Polyvictimization and Psychosocial Outcomes Among Trauma-Exposed, Clinic-Referred Youth Involved in the Juvenile Justice System.

Journal Article (Journal Article)

Polyvictimization is a robust predictor of emotional and behavioral problems and is linked to involvement in juvenile justice and other public sector systems. This study extends prior research by employing person-centered methods for identifying polyvictimization patterns among trauma-exposed, clinic-referred, justice-involved youth (n = 689; ages 12-18 years) and how identified classes differ on psychosocial outcomes and demographic characteristics. Most participants had experienced multiple traumatic event (TE) types. Latent class analyses identified three classes: mixed trauma/bereavement exposure group (55.1%; Mean = 3.0 TE types); maltreatment polyvictimized group (29.3%; Mean = 5.7 TE types); and maltreatment plus extreme violence polyvictimized group (15.7%; Mean = 9.3 TE types). Polyvictimized youth were more likely to be female, in out-of-home placements, and experiencing negative psychosocial outcomes (e.g., Posttraumatic Stress Disorder). Hispanic/Latino youth were overrepresented in the extreme polyvictimized subgroup. Results underscore the need for cross-system coordination of trauma-informed, comprehensive services for clinic-referred, justice-involved youth.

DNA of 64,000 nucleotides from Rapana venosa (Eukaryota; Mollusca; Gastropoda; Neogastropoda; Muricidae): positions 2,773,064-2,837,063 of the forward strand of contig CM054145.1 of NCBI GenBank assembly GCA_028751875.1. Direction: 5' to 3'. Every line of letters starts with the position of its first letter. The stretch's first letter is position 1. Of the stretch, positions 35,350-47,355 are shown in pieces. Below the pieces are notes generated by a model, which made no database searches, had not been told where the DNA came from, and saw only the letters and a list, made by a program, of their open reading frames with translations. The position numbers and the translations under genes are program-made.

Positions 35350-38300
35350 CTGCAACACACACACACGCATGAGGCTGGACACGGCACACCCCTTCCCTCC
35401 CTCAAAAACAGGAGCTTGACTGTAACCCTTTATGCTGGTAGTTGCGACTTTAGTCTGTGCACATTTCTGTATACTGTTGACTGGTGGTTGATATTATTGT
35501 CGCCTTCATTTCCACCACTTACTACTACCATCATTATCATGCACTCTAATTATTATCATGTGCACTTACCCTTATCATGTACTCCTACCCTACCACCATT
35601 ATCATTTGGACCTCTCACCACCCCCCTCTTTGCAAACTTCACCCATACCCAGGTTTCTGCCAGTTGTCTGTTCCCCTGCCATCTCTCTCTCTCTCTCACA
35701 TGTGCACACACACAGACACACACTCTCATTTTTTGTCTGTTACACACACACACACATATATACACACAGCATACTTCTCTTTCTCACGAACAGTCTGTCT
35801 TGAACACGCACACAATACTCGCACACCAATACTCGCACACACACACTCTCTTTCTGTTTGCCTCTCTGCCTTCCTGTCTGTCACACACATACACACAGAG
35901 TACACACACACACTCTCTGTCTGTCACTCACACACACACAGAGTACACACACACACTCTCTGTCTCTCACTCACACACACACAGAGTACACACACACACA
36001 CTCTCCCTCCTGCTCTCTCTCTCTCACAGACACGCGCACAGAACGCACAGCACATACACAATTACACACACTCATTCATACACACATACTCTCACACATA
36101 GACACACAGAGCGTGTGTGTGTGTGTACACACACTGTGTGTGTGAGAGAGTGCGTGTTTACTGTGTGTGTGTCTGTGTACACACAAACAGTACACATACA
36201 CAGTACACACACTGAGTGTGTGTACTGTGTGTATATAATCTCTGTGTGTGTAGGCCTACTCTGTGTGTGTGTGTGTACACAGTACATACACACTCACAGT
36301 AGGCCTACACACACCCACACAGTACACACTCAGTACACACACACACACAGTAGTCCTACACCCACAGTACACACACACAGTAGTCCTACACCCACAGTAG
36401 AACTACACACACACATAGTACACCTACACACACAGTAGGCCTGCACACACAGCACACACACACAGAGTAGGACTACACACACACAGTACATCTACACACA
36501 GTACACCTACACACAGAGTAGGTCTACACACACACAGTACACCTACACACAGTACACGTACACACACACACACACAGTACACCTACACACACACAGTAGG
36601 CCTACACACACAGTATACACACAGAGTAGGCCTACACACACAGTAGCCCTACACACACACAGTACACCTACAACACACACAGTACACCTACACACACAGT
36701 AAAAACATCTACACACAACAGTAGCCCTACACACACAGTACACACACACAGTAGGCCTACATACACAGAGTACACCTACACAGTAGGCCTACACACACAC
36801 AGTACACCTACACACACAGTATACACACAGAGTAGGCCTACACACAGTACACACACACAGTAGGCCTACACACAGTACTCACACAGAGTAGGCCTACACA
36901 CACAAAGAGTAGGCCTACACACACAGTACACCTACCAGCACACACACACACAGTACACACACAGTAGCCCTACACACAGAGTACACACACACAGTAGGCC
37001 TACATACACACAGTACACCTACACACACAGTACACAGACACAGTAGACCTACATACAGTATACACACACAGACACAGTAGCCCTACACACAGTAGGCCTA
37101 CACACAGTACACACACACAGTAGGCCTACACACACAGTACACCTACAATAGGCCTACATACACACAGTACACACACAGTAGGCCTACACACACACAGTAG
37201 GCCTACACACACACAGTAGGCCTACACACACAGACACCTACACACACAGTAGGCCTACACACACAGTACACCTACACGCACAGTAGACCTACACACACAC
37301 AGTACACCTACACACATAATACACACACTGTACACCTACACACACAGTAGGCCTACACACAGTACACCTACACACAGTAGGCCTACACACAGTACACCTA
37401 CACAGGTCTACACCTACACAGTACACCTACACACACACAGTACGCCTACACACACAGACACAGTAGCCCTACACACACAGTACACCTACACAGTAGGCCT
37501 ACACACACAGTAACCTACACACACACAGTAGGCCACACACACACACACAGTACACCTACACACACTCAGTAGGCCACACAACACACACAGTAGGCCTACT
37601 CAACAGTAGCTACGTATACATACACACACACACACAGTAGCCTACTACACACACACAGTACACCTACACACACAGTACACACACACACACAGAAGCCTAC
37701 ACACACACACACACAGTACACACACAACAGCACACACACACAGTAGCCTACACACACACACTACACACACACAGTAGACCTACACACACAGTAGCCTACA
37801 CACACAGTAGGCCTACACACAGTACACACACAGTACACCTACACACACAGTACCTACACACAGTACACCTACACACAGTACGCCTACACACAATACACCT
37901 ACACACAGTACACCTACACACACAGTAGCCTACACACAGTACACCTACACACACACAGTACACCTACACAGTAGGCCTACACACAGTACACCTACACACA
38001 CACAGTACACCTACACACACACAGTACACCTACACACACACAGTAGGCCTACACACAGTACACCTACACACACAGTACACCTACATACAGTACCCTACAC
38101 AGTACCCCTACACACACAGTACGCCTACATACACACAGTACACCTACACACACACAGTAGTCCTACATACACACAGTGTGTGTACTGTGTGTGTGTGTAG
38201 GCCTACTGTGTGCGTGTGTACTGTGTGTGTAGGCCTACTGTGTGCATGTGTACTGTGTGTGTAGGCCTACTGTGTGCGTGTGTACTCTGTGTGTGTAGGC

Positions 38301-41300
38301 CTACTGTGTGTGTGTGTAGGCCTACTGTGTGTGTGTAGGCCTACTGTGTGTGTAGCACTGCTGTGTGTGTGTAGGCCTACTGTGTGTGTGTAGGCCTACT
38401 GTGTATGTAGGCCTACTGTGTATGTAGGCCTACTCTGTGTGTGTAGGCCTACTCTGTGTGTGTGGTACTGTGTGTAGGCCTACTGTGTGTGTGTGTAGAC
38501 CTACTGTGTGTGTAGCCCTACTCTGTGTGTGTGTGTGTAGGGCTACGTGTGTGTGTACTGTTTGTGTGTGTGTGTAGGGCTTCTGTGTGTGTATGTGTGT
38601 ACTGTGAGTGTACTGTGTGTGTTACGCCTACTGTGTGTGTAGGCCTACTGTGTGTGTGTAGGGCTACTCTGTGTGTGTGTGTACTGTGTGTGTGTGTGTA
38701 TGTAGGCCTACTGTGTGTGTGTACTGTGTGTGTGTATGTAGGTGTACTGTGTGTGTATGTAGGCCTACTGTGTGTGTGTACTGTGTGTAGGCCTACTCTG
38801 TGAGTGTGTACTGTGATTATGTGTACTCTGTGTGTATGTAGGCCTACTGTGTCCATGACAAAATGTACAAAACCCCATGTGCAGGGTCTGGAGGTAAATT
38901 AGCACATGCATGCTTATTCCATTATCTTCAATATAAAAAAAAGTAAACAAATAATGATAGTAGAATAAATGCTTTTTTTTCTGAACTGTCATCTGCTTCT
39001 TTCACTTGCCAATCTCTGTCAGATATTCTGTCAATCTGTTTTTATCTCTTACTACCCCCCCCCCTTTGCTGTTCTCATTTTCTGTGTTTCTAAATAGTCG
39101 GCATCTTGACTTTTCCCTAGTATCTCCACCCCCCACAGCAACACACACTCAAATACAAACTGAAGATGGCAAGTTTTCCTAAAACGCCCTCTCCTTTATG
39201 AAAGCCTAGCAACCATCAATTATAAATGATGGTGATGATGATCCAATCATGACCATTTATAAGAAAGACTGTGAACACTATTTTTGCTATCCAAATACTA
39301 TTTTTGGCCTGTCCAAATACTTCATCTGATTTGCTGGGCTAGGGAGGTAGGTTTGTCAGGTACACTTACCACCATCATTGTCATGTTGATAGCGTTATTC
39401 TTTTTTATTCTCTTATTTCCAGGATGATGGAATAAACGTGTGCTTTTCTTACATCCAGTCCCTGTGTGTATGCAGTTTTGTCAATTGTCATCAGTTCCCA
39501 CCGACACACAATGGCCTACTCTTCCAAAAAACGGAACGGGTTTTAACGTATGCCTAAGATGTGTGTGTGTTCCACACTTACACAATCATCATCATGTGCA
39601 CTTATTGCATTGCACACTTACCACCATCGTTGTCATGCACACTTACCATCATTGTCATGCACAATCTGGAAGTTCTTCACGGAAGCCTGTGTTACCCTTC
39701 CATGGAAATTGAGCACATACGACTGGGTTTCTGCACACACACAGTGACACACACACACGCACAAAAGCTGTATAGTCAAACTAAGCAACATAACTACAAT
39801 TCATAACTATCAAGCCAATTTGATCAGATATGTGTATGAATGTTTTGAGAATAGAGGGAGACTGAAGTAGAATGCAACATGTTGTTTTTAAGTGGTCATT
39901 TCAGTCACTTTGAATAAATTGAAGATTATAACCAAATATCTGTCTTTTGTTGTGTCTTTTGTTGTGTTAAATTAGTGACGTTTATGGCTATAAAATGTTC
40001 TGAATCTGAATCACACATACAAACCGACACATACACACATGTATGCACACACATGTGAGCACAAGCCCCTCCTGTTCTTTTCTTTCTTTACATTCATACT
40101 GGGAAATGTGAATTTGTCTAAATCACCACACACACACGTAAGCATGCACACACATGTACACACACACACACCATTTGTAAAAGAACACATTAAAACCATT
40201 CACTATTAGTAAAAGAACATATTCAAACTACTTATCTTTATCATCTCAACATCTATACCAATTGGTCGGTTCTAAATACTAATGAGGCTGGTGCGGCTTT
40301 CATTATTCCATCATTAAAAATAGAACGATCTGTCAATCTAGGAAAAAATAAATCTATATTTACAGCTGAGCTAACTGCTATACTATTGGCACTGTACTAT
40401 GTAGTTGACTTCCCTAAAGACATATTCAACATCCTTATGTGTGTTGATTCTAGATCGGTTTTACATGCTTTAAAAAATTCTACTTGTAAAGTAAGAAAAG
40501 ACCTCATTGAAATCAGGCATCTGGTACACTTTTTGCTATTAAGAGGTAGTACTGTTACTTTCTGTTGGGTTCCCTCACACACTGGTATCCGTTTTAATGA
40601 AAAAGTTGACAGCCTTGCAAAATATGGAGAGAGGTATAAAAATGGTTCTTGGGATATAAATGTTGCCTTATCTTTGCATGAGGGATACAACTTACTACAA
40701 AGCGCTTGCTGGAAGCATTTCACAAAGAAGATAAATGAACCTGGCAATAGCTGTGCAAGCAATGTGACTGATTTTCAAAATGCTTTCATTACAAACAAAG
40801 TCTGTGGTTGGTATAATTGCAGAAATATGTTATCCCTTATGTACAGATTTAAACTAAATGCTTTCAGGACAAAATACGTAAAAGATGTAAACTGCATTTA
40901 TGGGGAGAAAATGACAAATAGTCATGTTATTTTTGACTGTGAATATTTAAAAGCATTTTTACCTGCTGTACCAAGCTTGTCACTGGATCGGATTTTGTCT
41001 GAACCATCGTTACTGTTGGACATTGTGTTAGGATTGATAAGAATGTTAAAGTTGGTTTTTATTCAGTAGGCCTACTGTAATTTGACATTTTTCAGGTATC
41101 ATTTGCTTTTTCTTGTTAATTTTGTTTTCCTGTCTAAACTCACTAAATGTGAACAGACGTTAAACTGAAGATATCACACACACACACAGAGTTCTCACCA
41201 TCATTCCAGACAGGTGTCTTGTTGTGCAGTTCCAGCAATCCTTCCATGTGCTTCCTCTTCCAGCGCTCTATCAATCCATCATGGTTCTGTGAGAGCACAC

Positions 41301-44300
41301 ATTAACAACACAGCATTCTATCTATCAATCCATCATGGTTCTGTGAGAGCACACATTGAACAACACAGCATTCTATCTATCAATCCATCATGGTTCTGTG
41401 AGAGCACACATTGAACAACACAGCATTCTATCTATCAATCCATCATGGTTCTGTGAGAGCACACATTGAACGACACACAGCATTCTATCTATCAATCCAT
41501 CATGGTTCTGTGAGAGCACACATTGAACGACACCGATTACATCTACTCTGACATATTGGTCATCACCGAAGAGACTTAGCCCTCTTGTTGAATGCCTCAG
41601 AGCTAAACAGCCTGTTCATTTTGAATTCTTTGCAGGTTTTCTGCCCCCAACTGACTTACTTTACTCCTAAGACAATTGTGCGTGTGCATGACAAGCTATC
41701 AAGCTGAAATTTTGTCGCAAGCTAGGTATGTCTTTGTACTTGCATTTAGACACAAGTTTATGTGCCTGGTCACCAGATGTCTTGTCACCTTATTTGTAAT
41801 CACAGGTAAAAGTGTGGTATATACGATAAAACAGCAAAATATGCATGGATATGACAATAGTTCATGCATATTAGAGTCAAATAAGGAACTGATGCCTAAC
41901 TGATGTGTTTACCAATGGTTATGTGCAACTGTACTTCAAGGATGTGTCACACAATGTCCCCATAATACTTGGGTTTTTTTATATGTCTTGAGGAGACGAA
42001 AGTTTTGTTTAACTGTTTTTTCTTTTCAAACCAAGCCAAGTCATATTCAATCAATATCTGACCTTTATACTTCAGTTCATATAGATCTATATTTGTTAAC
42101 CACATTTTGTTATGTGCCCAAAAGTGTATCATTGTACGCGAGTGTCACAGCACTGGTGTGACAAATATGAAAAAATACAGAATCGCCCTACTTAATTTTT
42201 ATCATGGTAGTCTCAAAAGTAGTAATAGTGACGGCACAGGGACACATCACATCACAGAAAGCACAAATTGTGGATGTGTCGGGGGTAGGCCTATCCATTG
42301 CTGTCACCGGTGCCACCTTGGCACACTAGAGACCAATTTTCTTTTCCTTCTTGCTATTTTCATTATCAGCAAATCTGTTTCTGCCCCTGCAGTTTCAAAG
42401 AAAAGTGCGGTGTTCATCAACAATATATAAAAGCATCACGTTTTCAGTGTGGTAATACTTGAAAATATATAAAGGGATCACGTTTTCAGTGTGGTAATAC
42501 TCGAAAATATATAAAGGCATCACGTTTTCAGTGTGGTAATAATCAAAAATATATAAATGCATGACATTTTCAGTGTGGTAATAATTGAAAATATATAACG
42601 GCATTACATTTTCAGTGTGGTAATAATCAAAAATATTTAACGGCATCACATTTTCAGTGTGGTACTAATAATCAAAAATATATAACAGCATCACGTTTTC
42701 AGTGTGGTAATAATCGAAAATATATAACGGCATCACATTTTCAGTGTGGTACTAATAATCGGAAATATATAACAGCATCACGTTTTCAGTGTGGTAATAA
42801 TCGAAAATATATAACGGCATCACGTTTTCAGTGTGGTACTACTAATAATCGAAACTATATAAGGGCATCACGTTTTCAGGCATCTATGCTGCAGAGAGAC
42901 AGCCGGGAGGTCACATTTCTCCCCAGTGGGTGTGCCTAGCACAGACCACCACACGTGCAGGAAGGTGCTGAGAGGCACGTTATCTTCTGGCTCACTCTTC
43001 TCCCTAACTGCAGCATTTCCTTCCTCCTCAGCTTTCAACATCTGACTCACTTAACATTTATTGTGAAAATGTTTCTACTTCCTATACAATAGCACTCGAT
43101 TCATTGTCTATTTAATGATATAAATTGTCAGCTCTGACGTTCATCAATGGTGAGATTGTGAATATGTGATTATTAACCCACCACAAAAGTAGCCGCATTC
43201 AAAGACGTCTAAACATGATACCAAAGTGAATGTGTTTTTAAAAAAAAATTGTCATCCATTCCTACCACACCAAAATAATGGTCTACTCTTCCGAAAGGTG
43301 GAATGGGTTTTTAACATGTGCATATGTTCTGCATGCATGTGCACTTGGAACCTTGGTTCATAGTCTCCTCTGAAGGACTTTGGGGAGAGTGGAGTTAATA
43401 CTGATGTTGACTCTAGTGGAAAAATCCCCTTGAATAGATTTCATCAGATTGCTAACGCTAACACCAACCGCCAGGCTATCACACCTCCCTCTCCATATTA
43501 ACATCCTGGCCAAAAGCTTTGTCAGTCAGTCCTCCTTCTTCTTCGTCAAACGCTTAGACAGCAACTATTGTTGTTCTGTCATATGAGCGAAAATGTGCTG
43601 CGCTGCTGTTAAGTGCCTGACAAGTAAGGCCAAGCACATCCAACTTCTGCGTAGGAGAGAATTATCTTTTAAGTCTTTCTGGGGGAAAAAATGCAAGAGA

Full Text

Duke Authors

Cited Authors

  • Pane Seifert, HT; Tunno, AM; Briggs, EC; Hill, S; Grasso, DJ; Adams, ZW; Ford, JD

Published Date

  • November 2022

Published In

Volume / Issue

  • 27 / 4

Start / End Page

  • 626 - 636

PubMed ID

  • 34170201

Electronic International Standard Serial Number (EISSN)

  • 1552-6119

Digital Object Identifier (DOI)

  • 10.1177/10775595211025096


  • eng

Conference Location

  • United States